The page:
Mastitis is the biggest factor in lowered milk production.
Subsequently, mastitis indicators are closely monitored by dairy farmers and treated proactively to avoid significant issues.
It's a condition that can affect all mammals including dairy cows.
In cows it results in inflammation of the udder tissue (mammary gland.)
Acute mastitis is rare and can be deadly to cows.
Subclinical mastitis is more common and affects milk production, and usually occurs in flare ups.
As a condition overall, we estimate we have about 1 cow per month affected by mastitis, and that it is more likely in summer months when it is hot and humid, and there are more flies.
Every time one of our cows gets milked, each individual quarter of its udder gets checked for conductivity, and if a cow has mastitis the conductivity goes up. Although this increase in conductivity might be related to another issue, it is a clue that we need to check the cow for mastitis.
Depending on the situation we might also test milk samples from individual cows for the somatic cell count (white blood cell count) which is a stronger indicator of mastitis.
An additional step is to send milk samples away to a lab to further pinpoint the bacteria causing it.
To help resolve the issue we will encourage the cow to be milked more often to help keep the udder flushed.
There are two naturopathic remedies we find also work well. One is a mint cream that we rub onto the affected quarters to increase blood circulation and help fight off the infection. The other remedy involves injecting a naturopathic mixture into the affected quarter.
We find these treatments work well, but if the issue is still not resolved we would then need to infuse the udder with antibiotics. In the event this is necessary, then that cows’ milk is discarded for the next 30 days as per organic standards. (For conventional milk it would be discarded for 3 days.)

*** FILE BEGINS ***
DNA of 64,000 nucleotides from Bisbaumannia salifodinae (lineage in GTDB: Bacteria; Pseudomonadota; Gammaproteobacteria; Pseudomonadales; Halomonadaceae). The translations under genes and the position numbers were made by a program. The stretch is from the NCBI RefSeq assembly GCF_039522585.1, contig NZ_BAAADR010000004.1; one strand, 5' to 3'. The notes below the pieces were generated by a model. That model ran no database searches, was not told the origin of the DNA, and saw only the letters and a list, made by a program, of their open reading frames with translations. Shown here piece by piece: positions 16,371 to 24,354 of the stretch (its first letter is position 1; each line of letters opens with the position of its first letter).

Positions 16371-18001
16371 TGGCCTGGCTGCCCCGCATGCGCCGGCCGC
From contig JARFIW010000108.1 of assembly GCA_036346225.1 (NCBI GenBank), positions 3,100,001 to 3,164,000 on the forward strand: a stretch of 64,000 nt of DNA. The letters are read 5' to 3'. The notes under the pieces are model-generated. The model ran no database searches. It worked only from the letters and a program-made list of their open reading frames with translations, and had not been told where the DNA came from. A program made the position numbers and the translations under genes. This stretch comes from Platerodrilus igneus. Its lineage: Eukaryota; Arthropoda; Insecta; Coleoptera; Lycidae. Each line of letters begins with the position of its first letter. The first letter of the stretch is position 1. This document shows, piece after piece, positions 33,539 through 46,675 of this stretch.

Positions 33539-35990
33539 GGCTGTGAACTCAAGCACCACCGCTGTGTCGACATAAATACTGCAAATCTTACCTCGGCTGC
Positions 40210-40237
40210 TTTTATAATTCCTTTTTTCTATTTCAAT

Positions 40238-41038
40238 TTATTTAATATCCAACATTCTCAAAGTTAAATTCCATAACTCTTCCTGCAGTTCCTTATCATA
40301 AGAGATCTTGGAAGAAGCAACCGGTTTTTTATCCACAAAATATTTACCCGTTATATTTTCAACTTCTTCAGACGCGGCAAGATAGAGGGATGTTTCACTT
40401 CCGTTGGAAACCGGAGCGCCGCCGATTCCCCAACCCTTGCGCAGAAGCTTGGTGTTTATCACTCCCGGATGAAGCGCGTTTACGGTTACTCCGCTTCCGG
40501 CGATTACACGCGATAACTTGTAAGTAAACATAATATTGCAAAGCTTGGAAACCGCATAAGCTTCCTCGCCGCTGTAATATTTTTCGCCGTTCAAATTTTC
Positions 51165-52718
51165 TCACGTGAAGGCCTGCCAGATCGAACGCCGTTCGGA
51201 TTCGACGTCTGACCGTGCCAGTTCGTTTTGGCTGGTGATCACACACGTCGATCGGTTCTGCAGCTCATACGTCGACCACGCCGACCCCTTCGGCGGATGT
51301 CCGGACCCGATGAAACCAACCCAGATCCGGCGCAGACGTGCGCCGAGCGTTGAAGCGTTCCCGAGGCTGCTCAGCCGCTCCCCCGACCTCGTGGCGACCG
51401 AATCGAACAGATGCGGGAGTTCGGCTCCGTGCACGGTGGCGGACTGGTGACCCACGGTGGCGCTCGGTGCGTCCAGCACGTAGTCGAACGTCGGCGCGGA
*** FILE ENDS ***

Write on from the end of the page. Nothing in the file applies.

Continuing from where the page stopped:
Bedding has a significant impact on mastitis prevalence. Dairy farmers who use sand for bedding are much less likely to see mastitis infections because sand does not support bacterial growth.
We have a compost pack which is more susceptible to supporting bacterial growth. This is one of the reasons our pack has to be managed on a daily basis. It is cultivated twice a day, and the air flow from the overhead fans help keep the pack dry and bacterial growth under control.
There are also other systems in place to monitor mastitis.
Every shipment of milk is tested by Dairy Farmers of Ontario (DFO) for various attributes including the somatic cell count, bactoscan (cleanliness of the milk), fat, protein, lactose and freezing point (to ensure water has not been added), and the presence of antibiotics.
All of these test results are loaded into the DFO database to each individual farm account and are accessible to us for monitoring. As well DFO publishes statistics on averages which help us judge our results, and they provide awards and gives penalties depending on individual farm results.Email this Page